Intellectual Property and Publication
The function of a university is the training of scholars and the maintenance of the tradition of learning and investigation. The university provides an environment conducive to scholarship, teaching and learning, discussion and debate. Its members need and are expected to comment and to criticize. This need is reflected in the tradition of academic freedom. A public university also has the duty to educate and provide knowledge to the society in which it exists. The University of Saskatchewan encourages the use of its resources to study existing knowledge and cultural property, to create intellectual property, and to integrate such creativity with scholarly activity so that its stated objectives in pursuit of academic excellence and leadership in society can be achieved. The University recognizes that cultural and intellectual property has value.
Intellectual property is the term used to describe the creative results of research and scholarly activity which may have immediate realizable value or value upon further development and commercial use or production. It may take various forms, such as patentable discoveries and inventions, copyrightable works (books, painting, photographs, computing software, graphics, etc.) non-patentable technical know-how and trade secrets. Ownership of intellectual property vests in the creator but is assignable. University faculty and staff assign certain intellectual property ownership rights to the University on appointment.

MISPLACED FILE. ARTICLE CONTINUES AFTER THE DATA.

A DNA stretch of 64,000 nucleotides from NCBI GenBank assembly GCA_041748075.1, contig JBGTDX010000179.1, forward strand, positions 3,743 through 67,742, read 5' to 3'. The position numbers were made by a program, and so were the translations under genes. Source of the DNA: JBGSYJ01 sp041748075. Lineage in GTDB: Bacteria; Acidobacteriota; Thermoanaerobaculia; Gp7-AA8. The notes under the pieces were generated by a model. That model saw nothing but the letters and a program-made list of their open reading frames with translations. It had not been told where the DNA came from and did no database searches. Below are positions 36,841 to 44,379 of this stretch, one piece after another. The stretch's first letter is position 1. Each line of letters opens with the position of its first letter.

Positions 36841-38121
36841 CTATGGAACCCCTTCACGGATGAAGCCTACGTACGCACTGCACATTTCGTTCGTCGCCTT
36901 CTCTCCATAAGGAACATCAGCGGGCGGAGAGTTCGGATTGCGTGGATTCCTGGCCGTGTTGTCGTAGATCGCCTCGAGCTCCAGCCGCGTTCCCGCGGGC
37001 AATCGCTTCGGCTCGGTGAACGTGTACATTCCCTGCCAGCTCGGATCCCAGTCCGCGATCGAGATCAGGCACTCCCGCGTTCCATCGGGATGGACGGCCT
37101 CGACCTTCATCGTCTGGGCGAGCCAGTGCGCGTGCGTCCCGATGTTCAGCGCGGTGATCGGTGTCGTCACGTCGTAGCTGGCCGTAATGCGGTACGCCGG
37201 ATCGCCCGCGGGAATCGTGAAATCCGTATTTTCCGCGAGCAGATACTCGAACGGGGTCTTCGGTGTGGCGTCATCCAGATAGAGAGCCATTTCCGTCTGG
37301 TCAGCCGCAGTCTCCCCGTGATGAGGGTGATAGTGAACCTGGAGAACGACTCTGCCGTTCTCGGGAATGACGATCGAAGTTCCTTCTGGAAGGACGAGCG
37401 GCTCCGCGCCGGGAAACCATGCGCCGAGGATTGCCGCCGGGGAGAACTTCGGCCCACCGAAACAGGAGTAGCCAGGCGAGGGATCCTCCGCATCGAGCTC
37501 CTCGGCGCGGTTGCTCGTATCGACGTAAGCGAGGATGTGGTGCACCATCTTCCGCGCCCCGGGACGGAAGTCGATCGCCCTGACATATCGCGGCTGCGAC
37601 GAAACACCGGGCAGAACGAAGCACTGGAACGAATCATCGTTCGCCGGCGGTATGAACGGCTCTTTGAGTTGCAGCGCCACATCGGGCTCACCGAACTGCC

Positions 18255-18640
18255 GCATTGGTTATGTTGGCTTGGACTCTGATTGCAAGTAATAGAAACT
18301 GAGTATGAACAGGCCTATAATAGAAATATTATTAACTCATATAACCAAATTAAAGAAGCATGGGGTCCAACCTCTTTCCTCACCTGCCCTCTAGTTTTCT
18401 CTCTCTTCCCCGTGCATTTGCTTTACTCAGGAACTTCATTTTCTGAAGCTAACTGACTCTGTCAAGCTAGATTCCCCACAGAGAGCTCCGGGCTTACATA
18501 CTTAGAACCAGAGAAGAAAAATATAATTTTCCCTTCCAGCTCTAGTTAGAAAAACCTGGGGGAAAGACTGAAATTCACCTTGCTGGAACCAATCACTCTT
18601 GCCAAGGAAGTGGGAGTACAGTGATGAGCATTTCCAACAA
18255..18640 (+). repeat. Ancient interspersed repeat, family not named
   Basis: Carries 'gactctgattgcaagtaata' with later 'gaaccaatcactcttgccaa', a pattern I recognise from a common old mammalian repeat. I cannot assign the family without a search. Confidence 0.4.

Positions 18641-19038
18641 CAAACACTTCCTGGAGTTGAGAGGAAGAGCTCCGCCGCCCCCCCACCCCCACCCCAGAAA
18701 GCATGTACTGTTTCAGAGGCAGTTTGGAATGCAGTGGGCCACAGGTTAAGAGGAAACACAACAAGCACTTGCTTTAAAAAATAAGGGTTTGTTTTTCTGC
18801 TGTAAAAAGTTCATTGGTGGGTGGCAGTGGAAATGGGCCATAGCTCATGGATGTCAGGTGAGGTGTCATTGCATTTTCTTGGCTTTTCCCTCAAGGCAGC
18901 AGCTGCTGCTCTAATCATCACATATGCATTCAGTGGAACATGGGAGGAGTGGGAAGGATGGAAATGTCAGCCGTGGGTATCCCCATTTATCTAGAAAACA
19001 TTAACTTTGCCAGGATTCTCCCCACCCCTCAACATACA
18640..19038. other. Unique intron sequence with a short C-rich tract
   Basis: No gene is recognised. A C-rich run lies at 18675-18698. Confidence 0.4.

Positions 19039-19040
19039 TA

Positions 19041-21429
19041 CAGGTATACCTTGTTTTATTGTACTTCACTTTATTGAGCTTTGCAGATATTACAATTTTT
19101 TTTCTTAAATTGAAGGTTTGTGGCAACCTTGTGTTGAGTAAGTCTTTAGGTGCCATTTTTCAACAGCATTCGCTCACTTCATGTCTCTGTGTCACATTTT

By definition, within the terms of grant funding, any Intellectual Property (“IP”) rights remain with the University. In a contract however, the IP rights should be defined and are typically open for negotiation with the sponsor. Research Services regularly reviews IP terms as part of negotiating research agreements. The University Industry Liaison Office is the unit with the responsibility of negotiating stand-alone IP agreements for University research and handling technology transfer activities. Research Services works closely with ILO on IP matters and the Principal Investigator may expect both units to be involved where IP is a significant concern.
Principal Investigators should be aware that IP concerns can arise very early in discussions with potential sponsors. ILO should be consulted about confidentiality/non-disclosure issues when novel research that may be patentable is likely to be discussed.
No publication restrictions by the sponsoring agency are allowed under the terms of grant funding. Under contract research, the University must be free to submit for publication research results after a stated period, normally not longer than 12 months from termination of the project or submission of a final report, whichever is later.
Where graduate students are involved in a research project, it must be agreed to by the sponsor that the student is allowed to publish their work in their thesis. At the request of a sponsoring agency and with the student's permission, a thesis may be withheld from deposit in the University Library for up to twelve (12) months. All publication deferrals of research involving graduate students' thesis beyond the normal limit must be approved by the Dean of the College of Graduate Studies and Research. If a graduate student will be participating in research funded under a contract, it is critically important that the Principal Investigator advise Research Services prior to the contract being negotiated and signed.